What is the optimal level of tourism crowding for experience quality and destination income?
Crowding as a result of high levels of tourist visitation is a widely discussed problem in the Netherlands. For destination managers there exists a conflict between the wish for the highest possible income from tourism and minimising the negative effects of tourism crowding.
If tourism crowding levels keep rising, friction between tourists and locals will increase, in addition to negative experience of physical space. Over the long term, such a situation irreparably harms reputation and ultimately income.
In this project, we aim to understand the behavioural and economic impacts of crowding on both the tourist and the destination. Multiple solutions for tourism crowding have been discussed, but no research has yet measured the direct influence of crowding on tourist experience and spending. Is it possible to find the optimal tourism crowding level that keeps the experience quality high and allows for the maximum possible income?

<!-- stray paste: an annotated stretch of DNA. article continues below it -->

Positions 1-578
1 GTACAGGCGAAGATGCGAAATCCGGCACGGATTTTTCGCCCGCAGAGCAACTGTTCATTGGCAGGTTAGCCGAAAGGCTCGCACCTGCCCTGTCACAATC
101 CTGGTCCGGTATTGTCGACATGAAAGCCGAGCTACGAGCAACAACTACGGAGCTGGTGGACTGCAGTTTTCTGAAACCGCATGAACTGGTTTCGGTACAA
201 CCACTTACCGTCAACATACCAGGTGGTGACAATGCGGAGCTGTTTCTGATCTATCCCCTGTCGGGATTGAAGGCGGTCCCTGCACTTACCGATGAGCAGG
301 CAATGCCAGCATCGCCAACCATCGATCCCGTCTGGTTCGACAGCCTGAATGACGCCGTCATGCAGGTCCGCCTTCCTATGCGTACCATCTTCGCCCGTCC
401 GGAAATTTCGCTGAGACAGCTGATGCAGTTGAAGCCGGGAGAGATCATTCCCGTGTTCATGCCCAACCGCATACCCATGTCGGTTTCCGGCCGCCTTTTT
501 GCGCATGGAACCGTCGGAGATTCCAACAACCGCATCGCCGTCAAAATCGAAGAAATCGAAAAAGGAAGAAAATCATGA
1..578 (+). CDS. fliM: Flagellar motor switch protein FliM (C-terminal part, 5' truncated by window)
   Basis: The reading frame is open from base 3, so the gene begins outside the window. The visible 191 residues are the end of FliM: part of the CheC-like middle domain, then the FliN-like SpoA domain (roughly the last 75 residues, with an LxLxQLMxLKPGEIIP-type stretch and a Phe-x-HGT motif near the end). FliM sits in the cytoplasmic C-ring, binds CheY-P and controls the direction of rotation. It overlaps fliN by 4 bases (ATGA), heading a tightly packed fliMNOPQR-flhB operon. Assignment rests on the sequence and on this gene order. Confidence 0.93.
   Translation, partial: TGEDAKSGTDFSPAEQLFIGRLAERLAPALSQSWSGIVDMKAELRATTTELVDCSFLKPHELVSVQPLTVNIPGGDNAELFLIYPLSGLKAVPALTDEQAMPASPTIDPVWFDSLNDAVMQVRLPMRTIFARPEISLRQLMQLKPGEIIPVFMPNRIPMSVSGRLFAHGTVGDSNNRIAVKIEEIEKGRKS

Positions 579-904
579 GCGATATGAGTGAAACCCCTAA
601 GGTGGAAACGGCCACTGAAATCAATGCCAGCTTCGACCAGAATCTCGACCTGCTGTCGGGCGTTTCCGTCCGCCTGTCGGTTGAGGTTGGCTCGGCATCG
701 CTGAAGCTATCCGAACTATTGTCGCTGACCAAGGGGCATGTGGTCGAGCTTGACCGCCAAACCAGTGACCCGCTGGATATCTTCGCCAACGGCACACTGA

The answer is yes. Research has demonstrated that emotional responses to different levels of crowding and closeness clearly show that optimal levels of crowding and distance exist. To avoid crowds, people are willing to pay entrance fees to a destination and to adjust travel and activity plans when given information about expected crowds before or during their trip. The results provide clues and support for destination managers to develop effective policies to reduce crowding. Further in-depth information about the research can be found on the website of CELTH.